Part One of this two-part series explored the various layers and protocols of ATSC 3.0 that broadcasters must understand to take full advantage of the opportunities available through the technology. This second and final installment explores best practices for signal verification and compliance across the ATSC 3.0 ecosystem.
ATSC 3.0 is slowly rolling out in the form of actual on-air tests at multiple sites. This type of launch provides engineers the perfect opportunity to use the time to better understand this complex technology before equipment purchase decisions must be made. This primer peels back the multiple layers of ATSC 3.0 and explains what each does and how they all work together to create a high-quality, multiple-format and new business model signal.
In this series of articles, we will explain broadcasting for IT engineers. Television is an illusion, there are no moving pictures and todays broadcast formats are heavily dependent on decisions engineers made in the 1930’s and 1940’s, and in this article, we look at color space and its relevance to broadcasting.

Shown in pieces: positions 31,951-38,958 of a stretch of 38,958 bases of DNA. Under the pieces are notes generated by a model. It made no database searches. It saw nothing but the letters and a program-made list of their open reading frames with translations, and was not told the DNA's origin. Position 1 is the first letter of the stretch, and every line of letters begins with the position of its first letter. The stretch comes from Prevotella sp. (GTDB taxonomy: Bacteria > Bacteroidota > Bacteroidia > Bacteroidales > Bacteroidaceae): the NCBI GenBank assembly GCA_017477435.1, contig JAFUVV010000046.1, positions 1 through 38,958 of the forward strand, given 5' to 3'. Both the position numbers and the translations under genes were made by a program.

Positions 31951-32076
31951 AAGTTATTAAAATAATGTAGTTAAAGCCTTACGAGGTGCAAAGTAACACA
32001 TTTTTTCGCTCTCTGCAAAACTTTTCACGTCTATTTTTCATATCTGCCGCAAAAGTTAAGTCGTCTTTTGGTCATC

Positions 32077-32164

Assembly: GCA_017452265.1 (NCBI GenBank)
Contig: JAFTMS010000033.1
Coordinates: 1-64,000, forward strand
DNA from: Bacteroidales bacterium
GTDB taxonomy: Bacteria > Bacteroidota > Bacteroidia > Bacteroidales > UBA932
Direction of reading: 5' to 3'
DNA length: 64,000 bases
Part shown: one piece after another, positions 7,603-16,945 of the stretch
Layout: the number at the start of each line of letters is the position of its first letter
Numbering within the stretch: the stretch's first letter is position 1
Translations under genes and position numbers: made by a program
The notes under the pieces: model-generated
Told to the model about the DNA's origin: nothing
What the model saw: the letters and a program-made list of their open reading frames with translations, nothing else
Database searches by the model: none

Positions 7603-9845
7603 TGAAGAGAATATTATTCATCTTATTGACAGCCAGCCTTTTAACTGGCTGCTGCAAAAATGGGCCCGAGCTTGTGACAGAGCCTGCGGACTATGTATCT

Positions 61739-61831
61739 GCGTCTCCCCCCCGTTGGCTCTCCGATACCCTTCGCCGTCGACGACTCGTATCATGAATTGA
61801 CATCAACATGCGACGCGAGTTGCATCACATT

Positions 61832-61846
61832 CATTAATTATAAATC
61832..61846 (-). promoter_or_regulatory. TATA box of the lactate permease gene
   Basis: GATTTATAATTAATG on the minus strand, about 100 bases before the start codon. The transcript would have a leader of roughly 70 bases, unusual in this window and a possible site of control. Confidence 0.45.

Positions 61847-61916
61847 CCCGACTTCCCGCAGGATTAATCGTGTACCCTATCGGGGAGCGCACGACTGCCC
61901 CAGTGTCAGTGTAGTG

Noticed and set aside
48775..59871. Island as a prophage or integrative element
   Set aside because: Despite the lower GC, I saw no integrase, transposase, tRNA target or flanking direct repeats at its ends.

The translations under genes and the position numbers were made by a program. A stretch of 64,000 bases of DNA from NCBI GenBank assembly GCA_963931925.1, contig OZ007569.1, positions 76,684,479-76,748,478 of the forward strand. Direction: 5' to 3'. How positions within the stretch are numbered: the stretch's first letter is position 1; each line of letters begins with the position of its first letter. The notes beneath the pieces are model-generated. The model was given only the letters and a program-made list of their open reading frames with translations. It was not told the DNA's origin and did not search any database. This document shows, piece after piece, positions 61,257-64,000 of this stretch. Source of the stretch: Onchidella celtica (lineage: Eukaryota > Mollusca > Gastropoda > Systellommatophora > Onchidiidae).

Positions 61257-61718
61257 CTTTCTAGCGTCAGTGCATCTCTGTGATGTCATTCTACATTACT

A battle is brewing among some equipment providers focused on, you guessed it, more pixels. And, if history is any predictor, the broadcast and production industries may in fact soon be faced with managing images composed of approximately 33 million pixels. But do viewers really need 8K capture and display?
At the 2018 NAB Show Ericsson Media Solutions showcased how it has been transforming television with unique experiences that can be delivered everywhere for everyone through a set of evolved solutions.
The FCC has set out a tight timeline for broadcasters to vacate the 600MHz UHF band, and now the goalposts are moving. With mobile carriers itching to start using the spectrum freed up by the repack, some players like T-Mobile have already sought to expedite the process by incentivizing broadcasters to move early.
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